V) Ethical Implications of Electronic Data Cloud Storage and Electronic Communication of Data.
When dealing with online service providers or any IT professionals, lawyers are obligated to protect clients’ confidential information and to adequately supervise both lawyers and nonlawyers in the course of doing so. Moreover, in the event of a breach of data security, a lawyer may be obligated under Rule 1.4(b) to disclose the breach to the client.
The ABA Standing Committee on Ethics and Professional Responsibility has not yet issued a formal opinion on “cloud computing” however, the ABA Commission on Ethics 20/20 Working Group on the Implications of New Technologies, published an “Issues Paper Concerning Client Confidentiality and Lawyers’ Use of Technology”(Sept. 20, 2010) and addressed many of the ethical implications of using “the cloud.” The Working Group found that potential confidentiality problems involved with “cloud computing” include:
• Storage in countries with less legal protection for data;
• Unclear policies regarding data ownership;
• Failure to adequately back up data;
• Unclear policies for data breach notice;
• Insufficient encryption;
• Unclear data destruction policies;
• Protocol for a change of cloud providers;
• Disgruntled/dishonest insiders;
• Technical failures;
• Server crashes;
• Data corruption;
• Data destruction;
• Business interruption (e.g., weather, accident, terrorism); and,
• Absolute loss (i.e., natural or man-made disasters that destroy everything).
Issues Paper Concerning Client Confidentiality and Lawyers’ Use of Technology, ABA Commission on Ethics 20/20 (September 20, 2010).
The Issue Paper also stated, “[f]orms of technology other than ‘cloud computing’ can produce just as many confidentiality-related concerns, such as when laptops, flash drives, and smart phones are lost or stolen.” Id. The Commission is considering recommending the following precautions:
• Physical protection for devices (e.g., laptops and smart phones) or methods for remotely deleting data from lost or stolen devices;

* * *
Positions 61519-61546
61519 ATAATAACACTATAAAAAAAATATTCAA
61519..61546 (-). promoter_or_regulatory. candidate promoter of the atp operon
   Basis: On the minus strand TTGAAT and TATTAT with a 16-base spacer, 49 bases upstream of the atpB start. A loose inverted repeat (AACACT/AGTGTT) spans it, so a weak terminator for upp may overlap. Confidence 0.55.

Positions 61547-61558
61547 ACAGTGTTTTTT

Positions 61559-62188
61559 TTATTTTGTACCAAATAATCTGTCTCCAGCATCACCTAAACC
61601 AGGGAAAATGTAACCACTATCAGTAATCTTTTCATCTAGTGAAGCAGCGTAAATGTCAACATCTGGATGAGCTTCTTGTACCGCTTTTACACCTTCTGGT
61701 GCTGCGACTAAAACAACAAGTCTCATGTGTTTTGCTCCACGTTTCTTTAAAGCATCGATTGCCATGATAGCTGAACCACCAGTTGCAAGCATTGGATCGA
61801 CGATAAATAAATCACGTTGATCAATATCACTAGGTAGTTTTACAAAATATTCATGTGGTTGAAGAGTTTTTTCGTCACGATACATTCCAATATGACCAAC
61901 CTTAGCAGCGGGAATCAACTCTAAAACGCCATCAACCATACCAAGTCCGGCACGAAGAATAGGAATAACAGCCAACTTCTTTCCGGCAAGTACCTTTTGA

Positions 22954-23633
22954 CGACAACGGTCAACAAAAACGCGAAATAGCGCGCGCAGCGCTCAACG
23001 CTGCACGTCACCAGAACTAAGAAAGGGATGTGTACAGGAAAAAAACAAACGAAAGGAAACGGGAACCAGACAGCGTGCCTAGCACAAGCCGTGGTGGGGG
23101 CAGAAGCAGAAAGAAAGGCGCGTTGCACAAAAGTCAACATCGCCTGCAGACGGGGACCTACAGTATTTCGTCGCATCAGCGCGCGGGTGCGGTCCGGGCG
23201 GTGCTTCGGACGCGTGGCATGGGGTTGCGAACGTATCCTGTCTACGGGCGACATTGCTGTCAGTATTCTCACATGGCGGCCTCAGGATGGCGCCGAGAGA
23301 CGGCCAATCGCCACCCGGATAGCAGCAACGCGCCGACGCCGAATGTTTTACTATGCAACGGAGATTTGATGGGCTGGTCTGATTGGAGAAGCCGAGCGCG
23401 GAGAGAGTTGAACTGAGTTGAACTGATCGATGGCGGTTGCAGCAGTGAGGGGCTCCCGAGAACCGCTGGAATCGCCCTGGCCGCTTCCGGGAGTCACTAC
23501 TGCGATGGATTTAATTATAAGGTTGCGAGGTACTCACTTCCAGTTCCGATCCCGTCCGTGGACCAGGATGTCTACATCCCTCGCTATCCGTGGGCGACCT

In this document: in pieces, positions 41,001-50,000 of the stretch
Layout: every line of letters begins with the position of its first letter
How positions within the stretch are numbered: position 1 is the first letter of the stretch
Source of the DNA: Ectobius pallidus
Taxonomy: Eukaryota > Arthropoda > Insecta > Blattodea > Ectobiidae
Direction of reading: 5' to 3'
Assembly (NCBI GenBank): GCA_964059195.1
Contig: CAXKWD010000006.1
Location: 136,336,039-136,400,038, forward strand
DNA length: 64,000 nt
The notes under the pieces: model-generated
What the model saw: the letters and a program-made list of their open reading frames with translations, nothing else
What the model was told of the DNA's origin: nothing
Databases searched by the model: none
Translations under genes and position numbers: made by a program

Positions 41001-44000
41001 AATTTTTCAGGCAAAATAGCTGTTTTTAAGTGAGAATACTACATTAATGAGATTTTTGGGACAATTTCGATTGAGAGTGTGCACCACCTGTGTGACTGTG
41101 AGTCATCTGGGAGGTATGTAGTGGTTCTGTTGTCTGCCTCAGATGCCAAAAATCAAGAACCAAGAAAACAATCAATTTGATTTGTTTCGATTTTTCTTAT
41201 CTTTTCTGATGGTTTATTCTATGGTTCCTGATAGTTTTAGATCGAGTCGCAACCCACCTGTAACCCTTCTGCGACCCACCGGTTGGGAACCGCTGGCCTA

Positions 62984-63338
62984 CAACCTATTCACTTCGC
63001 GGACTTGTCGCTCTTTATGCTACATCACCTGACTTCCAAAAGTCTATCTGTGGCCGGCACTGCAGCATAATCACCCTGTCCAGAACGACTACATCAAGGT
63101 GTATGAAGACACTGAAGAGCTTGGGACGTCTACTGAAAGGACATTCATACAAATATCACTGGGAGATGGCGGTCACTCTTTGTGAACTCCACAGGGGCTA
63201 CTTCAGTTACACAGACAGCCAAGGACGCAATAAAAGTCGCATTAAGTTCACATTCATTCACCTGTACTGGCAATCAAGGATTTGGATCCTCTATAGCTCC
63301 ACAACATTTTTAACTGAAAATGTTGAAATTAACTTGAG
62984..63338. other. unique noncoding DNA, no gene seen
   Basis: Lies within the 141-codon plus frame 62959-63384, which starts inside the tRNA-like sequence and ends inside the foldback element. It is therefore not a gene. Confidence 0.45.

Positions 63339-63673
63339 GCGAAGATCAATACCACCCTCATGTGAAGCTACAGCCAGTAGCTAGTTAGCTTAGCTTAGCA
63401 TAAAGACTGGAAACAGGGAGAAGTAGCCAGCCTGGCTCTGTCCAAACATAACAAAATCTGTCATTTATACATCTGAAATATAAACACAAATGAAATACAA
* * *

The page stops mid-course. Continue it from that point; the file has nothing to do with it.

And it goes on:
• Strong passwords;
• Purging data from replaced devices (e.g., computers, smart phones, and copiers with scanners);
• Safeguards against malware (e.g., virus and spyware protection);
• Firewalls to prevent unauthorized access;
• Frequent backups of data;
• Updating to operating systems with the latest security protections;
• Configuring software and network settings to minimize security risks;
• Encrypting sensitive information;
• Identifying or eliminating metadata from electronic documents; and
• Avoiding public Wi-Fi when transmitting confidential information (e.g., sending an email to a client). Id.
Law firms who rely on IT professionals for electronic data security and utilize cloud or off-site electronic data storage and transfer in the course of delivering legal services should take the time to make sure they select the appropriate security mechanisms or hire people to help them do so. In the event that a law firm hires an outside IT professional, it must carefully vet the provider and ensure that the contract between the law firm and the provider clearly describes the provider’s obligations to comply with and advance the attorney’s ethical obligations.
1) Select Appropriate Security Mechanisms and Services
It is the individual lawyer’s obligation, when dealing with confidential electronic data, to select technology tools that both afford a “reasonable expectation of privacy” and otherwise ensure competent representation of the client. This standard forces ethics committees to apply broad subjective principles to determine the adequacy of particular security measures on a case-by-case basis.